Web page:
A Simple Stock-Flow Consistent Model with Short-Term and Long-Term Debt: A Comment on Claudio Sardoni
Marc Lavoie and
Review of Political Economy, 2020, vol. 32, issue 3, 459-473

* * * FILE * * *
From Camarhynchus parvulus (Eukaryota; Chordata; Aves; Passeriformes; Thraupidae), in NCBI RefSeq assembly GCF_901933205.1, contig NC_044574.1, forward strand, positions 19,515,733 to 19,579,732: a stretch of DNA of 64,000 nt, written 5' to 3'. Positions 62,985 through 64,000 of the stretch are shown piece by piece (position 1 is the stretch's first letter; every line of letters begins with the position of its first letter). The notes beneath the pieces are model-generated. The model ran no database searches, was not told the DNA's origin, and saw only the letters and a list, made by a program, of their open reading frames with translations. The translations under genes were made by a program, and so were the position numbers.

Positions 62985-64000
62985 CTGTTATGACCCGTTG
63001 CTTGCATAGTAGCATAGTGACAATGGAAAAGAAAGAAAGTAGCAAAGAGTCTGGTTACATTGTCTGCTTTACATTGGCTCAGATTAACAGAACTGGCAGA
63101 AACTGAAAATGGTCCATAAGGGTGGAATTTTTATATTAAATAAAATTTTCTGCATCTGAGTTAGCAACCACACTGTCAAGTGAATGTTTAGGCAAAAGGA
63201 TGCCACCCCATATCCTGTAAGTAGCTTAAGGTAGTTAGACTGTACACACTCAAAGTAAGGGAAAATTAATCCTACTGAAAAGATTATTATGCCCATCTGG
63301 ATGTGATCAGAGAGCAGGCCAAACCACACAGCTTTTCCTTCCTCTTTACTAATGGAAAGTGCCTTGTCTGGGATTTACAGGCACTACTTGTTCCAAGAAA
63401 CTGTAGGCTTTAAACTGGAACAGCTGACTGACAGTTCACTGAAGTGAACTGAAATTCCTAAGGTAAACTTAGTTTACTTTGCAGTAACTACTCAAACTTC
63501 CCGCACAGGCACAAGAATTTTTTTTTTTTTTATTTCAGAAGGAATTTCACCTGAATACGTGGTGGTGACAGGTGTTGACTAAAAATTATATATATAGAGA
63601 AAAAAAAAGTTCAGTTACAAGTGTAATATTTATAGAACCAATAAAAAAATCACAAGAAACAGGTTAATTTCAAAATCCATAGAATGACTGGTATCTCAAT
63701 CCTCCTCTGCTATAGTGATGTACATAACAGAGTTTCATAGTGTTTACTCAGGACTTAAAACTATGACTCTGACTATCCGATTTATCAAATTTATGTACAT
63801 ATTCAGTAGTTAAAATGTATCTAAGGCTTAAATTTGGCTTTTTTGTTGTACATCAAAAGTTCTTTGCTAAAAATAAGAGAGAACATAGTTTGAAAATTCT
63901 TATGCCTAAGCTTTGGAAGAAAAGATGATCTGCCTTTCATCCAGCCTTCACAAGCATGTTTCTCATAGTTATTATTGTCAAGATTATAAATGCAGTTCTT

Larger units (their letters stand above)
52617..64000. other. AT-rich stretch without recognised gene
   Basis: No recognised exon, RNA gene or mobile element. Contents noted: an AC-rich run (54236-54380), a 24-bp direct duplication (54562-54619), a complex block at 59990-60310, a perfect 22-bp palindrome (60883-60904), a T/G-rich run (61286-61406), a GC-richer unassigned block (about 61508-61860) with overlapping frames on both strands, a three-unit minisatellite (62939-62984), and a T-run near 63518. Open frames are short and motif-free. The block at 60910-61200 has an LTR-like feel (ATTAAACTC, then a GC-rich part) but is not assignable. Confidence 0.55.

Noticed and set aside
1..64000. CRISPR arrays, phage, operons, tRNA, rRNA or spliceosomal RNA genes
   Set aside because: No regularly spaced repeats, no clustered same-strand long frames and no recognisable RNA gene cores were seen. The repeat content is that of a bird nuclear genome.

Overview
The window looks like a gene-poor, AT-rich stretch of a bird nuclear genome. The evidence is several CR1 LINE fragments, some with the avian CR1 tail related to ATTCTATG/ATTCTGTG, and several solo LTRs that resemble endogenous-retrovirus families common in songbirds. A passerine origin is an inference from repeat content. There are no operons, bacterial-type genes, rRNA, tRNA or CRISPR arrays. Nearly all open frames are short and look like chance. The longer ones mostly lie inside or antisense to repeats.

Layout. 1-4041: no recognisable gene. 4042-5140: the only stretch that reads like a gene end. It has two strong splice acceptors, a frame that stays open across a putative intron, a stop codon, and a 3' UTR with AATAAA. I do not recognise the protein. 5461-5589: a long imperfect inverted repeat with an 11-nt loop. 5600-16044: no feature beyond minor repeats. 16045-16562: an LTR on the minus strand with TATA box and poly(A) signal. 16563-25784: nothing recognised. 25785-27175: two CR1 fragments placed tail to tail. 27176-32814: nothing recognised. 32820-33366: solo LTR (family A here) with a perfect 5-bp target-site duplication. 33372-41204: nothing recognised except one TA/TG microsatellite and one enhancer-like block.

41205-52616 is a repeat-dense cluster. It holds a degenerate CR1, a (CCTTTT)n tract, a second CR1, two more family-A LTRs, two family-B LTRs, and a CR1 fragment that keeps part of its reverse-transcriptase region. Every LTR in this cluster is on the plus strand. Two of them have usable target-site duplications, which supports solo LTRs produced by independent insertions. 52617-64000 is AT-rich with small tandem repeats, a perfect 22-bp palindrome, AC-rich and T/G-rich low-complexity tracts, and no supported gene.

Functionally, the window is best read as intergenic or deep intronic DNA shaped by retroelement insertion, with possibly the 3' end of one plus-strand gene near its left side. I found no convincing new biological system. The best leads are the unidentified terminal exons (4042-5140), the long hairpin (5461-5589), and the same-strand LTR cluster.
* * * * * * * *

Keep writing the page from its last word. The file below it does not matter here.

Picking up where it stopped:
In a recent article of this journal, Claudio Sardoni (. ‘Investment and Saving in a Dynamic Context: The Contribution of Athanasios (Tom) Asimakopulos.’ Review of Political Economy 31 (2): 233–246) made four claims: (1) An increase in the propensity to save will lower the long-term interest rate; (2) A higher preference for bonds will lead to lower long-term interest rates; (3) A higher level of investment will lead to a higher long-term interest rate; (4) A larger (exogenous) supply of money will lead to a lower long-term interest rate. We confront these four claims with the help of a simple stock-flow consistent (SFC) model which includes firms, banks and households, with the latter holding either bank deposits or bonds issued by firms, while these firms invest in fixed capital and in inventories. We find that higher investment leads to higher interest rates on bonds in the short run, but not in the medium or long run. Similarly, a higher desired inventories-to-output ratio ends up leading to lower interest rates both in the short and the long run. We conclude that using SFC models is particularly adequate when dealing with issues that integrate real and financial variables.
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